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China Not Reporting All SARS Cases, Charges WHO - 2003-04-16


World Health Organization experts say China is reporting only a fraction of the cases of Severe Acute Respiratory Syndrome, or SARS, in Beijing. The finding follows Chinese pledges to be more open about SARS in the country.

WHO disease control scientists report that the number of SARS cases in Beijing is far higher than the tally of 37 given by China's Health Ministry.

WHO experts have been visiting hospitals, interviewing doctors and examining patients. They say they found a number of unreported cases in Beijing hospitals run by China's military.

"I would guesstimate the range maybe 100 to 200, somewhere between there," said Alan Schnur, part of the WHO team.

WHO virologist Wolfgang Preiser said Chinese officials asked the United Nations agency to reveal few details to the public about the military-run hospitals. "We were clearly asked not to give a detailed account of what we saw at the respective treatment hospitals unless that has been cleared by the Ministry of Defense, explained Mr. Preiser.

Officials say perhaps 1,000 more patients in Beijing are being watched to see if they have the disease.

WHO is calling for improvements in China's system of disease reporting, and much better efforts to communicate with its citizens, doctors, and the rest of the world.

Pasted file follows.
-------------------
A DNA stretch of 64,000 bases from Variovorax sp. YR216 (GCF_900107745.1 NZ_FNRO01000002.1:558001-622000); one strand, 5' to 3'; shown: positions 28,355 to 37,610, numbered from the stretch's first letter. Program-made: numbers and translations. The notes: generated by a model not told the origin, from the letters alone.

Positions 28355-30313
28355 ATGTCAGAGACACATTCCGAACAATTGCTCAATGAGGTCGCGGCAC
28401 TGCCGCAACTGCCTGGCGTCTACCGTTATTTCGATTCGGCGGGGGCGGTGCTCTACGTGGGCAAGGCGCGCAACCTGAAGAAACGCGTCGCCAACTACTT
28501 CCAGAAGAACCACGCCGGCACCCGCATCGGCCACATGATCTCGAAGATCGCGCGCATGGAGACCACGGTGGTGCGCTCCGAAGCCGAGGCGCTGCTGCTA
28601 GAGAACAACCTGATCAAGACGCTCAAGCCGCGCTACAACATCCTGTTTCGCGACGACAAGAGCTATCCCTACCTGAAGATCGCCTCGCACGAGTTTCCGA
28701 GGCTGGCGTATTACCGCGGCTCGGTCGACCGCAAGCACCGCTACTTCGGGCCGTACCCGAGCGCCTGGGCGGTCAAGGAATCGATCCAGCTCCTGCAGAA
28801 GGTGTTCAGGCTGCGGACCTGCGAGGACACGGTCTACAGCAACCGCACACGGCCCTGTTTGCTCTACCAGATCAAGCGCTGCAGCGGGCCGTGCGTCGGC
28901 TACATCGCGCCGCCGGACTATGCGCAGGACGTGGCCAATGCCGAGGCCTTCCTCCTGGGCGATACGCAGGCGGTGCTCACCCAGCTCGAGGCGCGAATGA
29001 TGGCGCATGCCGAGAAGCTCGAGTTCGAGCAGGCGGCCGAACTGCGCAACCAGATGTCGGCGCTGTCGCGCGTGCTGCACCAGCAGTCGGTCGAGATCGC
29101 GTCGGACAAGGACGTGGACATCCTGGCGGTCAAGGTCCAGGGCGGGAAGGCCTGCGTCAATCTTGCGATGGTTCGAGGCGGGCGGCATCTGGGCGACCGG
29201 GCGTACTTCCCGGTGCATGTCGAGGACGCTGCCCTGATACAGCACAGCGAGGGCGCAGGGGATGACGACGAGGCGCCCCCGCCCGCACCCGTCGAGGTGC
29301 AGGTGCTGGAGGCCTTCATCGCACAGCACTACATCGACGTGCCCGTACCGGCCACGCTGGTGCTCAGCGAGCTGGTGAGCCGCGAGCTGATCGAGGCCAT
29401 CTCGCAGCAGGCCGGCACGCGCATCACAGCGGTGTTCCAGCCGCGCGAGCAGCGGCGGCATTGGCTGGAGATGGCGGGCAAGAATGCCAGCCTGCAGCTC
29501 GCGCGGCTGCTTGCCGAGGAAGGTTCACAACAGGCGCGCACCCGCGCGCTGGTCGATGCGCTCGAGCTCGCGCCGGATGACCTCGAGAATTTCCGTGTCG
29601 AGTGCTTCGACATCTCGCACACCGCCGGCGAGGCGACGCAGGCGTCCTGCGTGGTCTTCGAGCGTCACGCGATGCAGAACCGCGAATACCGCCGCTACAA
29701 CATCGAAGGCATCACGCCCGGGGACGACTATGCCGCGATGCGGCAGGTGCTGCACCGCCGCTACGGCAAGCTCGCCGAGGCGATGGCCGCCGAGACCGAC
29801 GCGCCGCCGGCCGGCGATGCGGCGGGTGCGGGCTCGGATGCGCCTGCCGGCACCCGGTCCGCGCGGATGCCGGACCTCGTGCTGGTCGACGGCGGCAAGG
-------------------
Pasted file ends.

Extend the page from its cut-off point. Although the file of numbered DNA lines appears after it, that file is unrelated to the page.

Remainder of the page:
SARS has infected more than 3,200 people around the globe since it first appeared late last year in southern China. More than 150 people have died of the disease, which causes severe flu-like symptoms and often develops into an unusual form of pneumonia.

China has seen more than 1,400 of SARS cases and reported at least 64 deaths.

For months after the disease appeared in China, the Beijing government withheld information about its seriousness. Countries around the world have criticized China for its secretiveness. Many governments warn their citizens to avoid traveling to China, and several foreign government officials have canceled visits to the country.

In the past two weeks, Beijing had pledged to cooperate with WHO. The government also kicked off a campaign this week to warn its citizens about SARS and began new efforts to contain it, such as quarantining suspected victims and cleaning public transportation systems.